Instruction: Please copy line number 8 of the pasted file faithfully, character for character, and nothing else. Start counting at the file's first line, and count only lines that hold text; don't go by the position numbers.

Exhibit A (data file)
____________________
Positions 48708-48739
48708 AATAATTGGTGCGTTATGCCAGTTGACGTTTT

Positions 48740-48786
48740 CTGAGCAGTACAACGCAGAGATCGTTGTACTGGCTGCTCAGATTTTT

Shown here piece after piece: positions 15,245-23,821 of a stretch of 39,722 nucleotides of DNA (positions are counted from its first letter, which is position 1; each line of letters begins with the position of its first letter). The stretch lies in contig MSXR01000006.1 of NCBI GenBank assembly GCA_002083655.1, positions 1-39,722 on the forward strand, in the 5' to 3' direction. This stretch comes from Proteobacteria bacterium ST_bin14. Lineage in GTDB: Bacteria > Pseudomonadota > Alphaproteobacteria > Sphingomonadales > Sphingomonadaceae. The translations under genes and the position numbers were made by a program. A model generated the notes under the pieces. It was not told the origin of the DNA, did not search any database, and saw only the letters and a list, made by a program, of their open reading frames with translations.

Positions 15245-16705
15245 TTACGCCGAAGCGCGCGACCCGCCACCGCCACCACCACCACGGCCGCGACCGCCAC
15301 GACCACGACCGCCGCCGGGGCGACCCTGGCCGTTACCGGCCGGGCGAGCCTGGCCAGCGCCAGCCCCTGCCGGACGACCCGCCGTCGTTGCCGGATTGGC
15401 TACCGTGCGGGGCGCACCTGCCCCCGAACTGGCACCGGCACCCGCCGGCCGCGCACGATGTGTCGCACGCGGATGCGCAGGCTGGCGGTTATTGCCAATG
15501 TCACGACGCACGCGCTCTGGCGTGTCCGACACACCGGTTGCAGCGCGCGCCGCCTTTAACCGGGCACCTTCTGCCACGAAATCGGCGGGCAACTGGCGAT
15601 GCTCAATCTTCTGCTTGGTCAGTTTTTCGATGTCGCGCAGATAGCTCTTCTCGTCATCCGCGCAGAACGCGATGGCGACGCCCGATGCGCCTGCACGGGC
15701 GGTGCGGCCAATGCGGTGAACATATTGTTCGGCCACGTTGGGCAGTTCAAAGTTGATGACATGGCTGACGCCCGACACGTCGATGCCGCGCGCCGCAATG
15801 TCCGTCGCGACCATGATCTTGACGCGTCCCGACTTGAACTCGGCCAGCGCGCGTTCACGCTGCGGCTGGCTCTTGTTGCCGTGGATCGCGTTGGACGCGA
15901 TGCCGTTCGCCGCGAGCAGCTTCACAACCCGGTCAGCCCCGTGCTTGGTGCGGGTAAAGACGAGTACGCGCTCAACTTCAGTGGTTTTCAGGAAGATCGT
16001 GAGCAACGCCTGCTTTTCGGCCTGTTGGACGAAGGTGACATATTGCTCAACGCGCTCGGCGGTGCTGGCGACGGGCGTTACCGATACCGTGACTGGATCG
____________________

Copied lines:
15301 GACCACGACCGCCGCCGGGGCGACCCTGGCCGTTACCGGCCGGGCGAGCCTGGCCAGCGCCAGCCCCTGCCGGACGACCCGCCGTCGTTGCCGGATTGGC